4.) All this messing about in boats hasn't dimmed Roger's appetite for white-knuckle thrills - in early 2000 he braved the bobsleigh run at St Moritz. 'It's so quick that you don't have time to be terrified. When you flip into a corner it's like having a rhinoceros sit on your chest - the G-forces are absolutely unbelievable.

5.) Roger's parts to the amazing operatic middle section of Bohemian Rhapsody were played with Roger having no idea what they would eventually accompany. 'You couldn't really picture it with that in it at all, All the punctuating was co-ordinated by Freddie - he was sat at the piano conducting us with his own little language.

Taylor on Taylor
Foo Fighters firestorm Taylor Hawkins selects his favourite Roger Taylor tracks.
Roger Taylor playing 'We Are The Champions' with Queen - I will never forget watching that, I remember all this sweat flying off his hair - he was so visual, the ultimate in cool, calm and collected, he was rock 'n' roll.

Roger has been a huge influence on lots of drummers and for many guys in America - including Stephen Perkins, Matt Cameron and myself - Queen was our first ever concert The band were big in America in the 70's and early 80's and if you ask drummers what it is about Roger that impressed they, they will say it was his feel and the way he played. He swings like no-one else, and that's impossible to emulate. You know it's him when you hear the hi-hat open up every time he hits the snare. I can play every fill he's ever done, but I could never get his feel. I've tried and it's impossible!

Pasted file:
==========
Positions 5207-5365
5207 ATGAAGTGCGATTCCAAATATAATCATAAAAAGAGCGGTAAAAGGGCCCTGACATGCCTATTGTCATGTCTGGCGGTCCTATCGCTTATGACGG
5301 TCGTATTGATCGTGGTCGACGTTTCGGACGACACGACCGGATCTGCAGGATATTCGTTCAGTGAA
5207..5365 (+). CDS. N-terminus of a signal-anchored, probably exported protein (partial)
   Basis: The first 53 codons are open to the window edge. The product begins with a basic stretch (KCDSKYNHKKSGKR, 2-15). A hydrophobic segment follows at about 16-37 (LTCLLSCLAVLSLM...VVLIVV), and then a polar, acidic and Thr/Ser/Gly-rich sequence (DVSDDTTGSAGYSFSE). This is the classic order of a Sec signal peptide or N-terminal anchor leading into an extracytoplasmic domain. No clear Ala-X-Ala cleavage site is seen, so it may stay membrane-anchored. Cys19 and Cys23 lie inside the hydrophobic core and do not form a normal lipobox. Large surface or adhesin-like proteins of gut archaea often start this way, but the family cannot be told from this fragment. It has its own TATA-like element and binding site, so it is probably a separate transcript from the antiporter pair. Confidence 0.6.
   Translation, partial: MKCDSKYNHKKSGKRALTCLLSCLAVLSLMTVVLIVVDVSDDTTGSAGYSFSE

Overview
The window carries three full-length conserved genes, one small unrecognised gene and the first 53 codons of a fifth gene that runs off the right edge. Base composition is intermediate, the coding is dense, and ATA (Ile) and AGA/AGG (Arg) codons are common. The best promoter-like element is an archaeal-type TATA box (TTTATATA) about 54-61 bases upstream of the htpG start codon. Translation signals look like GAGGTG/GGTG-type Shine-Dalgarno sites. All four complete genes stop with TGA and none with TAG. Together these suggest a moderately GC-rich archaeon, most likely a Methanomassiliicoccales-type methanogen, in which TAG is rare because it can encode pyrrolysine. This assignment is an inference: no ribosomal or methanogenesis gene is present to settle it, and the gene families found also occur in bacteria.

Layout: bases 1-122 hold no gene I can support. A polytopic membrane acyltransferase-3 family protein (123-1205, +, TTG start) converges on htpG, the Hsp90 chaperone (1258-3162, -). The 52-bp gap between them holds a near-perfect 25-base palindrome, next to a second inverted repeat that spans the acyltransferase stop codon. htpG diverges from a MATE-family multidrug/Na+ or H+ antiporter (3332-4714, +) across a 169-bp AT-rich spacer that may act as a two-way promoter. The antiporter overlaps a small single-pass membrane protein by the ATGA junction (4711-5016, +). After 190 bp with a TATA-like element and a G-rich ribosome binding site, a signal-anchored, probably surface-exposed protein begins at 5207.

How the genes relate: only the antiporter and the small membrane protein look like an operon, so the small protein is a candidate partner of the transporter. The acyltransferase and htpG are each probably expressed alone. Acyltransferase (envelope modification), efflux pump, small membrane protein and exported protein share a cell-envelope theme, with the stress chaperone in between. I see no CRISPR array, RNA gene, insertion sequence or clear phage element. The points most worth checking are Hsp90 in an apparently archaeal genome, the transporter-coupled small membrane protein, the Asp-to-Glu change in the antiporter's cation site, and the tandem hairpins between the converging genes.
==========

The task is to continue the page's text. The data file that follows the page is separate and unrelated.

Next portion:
Roger gave Queen their heavy feel and big sound. His playing was laid back, loose and - I use this term loosely - punk rock, because he did have that sort of rough edge to his drumming too. And he always put on a real show - he was a very theatrical drummer.

He is also a songwriter, which I think plays a part in his fills - they are always musical, almost orchestral, but he can also rock out - just check out Live Killers, some of my favourite drumming from him. People forget that he also has an amazing rock 'n' roll voice. His songs were always eccentric - not in Freddie's way, or Brian's - but darker and his voice was raw and raspy.

Roger and I hang out and we're friends, but he is also this mythical superhero rock star to me. We played double drums at Shepherd's Bush a few years ago, and more recently in 2001 when Queen were inducted into the Rock 'n' Roll Hall of Fame, which was amazing, I'm just smiling the entire time.

In the tracks I've chosen, I have tried to cover all Roger's different feels, He's so versatile - he can sound like a heavy metal, dixieland or orchestral drummer, but filtered through who he is. Hope you enjoy them.

Smile, Earth - this was the first band that Roger was in with Brian May. This is really cool because he's developing and you can hear the Keith Moon an little Ginger Baker-style influences. It's kind of 60's drumming - still loose - but this is his first recording and it's fun for that reason.

Queen, Great King Rat - There is some very cool - and very quick - drumming on this track, and some really interesting beats.